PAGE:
Measure LCF supporters organize campaign and ramp up phone calls

Measure LCF supporters organize campaign and ramp up phone calls
Volunteers make calls to voters living within the boundaries of La Cañada Unified School District to urge them to vote "yes" on Measure LCF on the Nov. 7 ballot. (Photo by Matt Sanderson)

Ten volunteers made more than 350 calls on a recent Monday night to campaign residents to vote yes for Measure LCF, a $149-million bond on the Nov. 7 ballot to raise funds toward short- and long-term maintenance and campus upgrades at La Cañada schools.

The organizers of the "Yes on LCF" campaign say more than 100 La Cañada public school boosters signed up for the phone-banking effort that will continue throughout the month leading up to election night. Calls are being made to households within the La Cañada Unified School District boundaries from the Keller Williams Realty offices on Foothill Boulevard.


Measure LCF campaign leaders Stephanie Fossan and Josh Epstein, who both have children enrolled in the school district, said they are "big supporters" of seeing the $149-million bond measure approved by the required 55% of the voters so the district can make vast capital improvements and infrastructure upgrades in line with the facilities master plan.

"A lot of it is sheer maintenance," said Epstein, referring to the plan calling for repairs to leaky roofs, replacing worn out arts and athletic facilities, districtwide campus security upgrades, refurbishing the pool and conducting a seismic assessment.


According to Fossan, the Yes on LCF committee has been meeting for about six weeks.

"We've been phone banking, getting endorsements, setting up the Facebook page, and now we're in the midst of getting ready to walk the neighborhood," she said.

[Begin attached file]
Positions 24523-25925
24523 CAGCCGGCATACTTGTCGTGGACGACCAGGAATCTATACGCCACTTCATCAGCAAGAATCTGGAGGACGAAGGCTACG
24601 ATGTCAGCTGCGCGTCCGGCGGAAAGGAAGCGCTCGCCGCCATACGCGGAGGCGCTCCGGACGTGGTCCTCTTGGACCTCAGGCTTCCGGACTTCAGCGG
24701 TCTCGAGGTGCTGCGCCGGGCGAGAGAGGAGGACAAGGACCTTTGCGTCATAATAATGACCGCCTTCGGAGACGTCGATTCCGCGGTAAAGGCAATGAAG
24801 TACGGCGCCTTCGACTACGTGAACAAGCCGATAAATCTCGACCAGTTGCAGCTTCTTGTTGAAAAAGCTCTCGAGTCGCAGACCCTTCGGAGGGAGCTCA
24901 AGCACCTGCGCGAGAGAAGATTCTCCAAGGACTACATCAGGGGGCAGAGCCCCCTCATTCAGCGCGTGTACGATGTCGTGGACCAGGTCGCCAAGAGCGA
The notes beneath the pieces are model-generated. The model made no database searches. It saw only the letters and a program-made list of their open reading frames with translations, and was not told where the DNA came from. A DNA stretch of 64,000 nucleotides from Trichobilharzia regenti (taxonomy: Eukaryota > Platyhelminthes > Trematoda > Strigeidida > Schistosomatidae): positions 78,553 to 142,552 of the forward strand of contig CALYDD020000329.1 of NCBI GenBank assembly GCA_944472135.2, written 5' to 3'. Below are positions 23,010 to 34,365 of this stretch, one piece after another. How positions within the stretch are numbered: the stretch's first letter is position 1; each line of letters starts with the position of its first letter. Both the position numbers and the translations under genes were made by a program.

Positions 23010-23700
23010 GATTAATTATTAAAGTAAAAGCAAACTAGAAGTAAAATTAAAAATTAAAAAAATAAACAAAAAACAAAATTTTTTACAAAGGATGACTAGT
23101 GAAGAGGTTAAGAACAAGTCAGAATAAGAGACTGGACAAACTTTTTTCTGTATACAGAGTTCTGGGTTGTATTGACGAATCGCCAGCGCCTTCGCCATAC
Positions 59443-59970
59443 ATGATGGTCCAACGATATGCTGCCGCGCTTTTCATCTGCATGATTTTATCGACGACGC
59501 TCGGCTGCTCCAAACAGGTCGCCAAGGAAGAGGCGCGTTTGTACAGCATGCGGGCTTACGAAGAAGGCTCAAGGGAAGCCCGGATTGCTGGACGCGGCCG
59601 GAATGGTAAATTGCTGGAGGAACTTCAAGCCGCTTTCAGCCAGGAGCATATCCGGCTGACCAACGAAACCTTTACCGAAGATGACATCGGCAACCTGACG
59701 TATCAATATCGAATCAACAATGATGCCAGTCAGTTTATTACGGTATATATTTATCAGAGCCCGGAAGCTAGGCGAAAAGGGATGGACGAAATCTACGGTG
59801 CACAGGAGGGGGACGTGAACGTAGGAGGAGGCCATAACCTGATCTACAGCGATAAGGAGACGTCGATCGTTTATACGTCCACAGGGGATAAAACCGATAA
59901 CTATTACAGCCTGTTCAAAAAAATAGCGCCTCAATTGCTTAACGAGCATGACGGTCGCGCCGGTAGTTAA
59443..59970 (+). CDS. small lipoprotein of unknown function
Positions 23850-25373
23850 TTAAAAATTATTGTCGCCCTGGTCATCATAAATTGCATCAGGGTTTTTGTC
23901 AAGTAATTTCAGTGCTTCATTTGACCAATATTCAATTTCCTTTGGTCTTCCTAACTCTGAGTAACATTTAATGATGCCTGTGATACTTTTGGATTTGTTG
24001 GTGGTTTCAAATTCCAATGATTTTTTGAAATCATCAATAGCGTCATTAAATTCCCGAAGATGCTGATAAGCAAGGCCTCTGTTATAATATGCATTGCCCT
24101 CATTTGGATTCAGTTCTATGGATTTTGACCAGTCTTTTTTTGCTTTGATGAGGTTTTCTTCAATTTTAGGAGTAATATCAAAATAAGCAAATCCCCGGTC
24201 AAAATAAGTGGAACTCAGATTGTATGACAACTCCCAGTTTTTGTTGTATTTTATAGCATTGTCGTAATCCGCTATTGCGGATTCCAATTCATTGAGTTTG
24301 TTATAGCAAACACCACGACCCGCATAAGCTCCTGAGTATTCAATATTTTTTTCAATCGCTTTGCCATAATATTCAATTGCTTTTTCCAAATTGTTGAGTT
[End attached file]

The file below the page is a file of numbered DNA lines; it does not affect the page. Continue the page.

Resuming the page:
Fossan said the early response from phone banking has been positive.

"I've been catching people at home," she said. "A lot of residents are appreciative that we're out doing this. Initial polling was really positive on [the bond measure]."

Epstein added this is a community that strongly supports its schools.

"We're seeing that in outreach for Measure LCF," he said. "When I mention Measure LCF, I get 'yes, we're definitely supporters.'"

Fossan and Epstein said they are pleased the school board could structure the bond so that, if approved, the tax rate will stay the same for everyone over its duration.

"It's getting toward crunch time," Fossan said. "We're actively seeking out more community volunteers to help with this effort. We're really excited of the prospect for Measure LCF passing and getting these schools move forward."

LCUSD Chief Business and Operations Officer Mark Evans said during an Oct. 4 phone interview that, if the measure is approved, the district will immediately have $100 million for building and purchasing power. The entire facilities master plan comes in at approximately $250 million.

Right now, district residents are paying about $60 per assessed $100,000, the maximum amount that can be levied for a single bond, for outstanding bonds passed in the last two decades. The oldest of those, passed in a 1995 election, is set to run out by 2021, at which point the tax rate will drop to about $30.

"With the existing bond people are paying on, the tax rate will stay flat as bonds expire and new ones are issued," he said.

Twitter: @CarolCormaci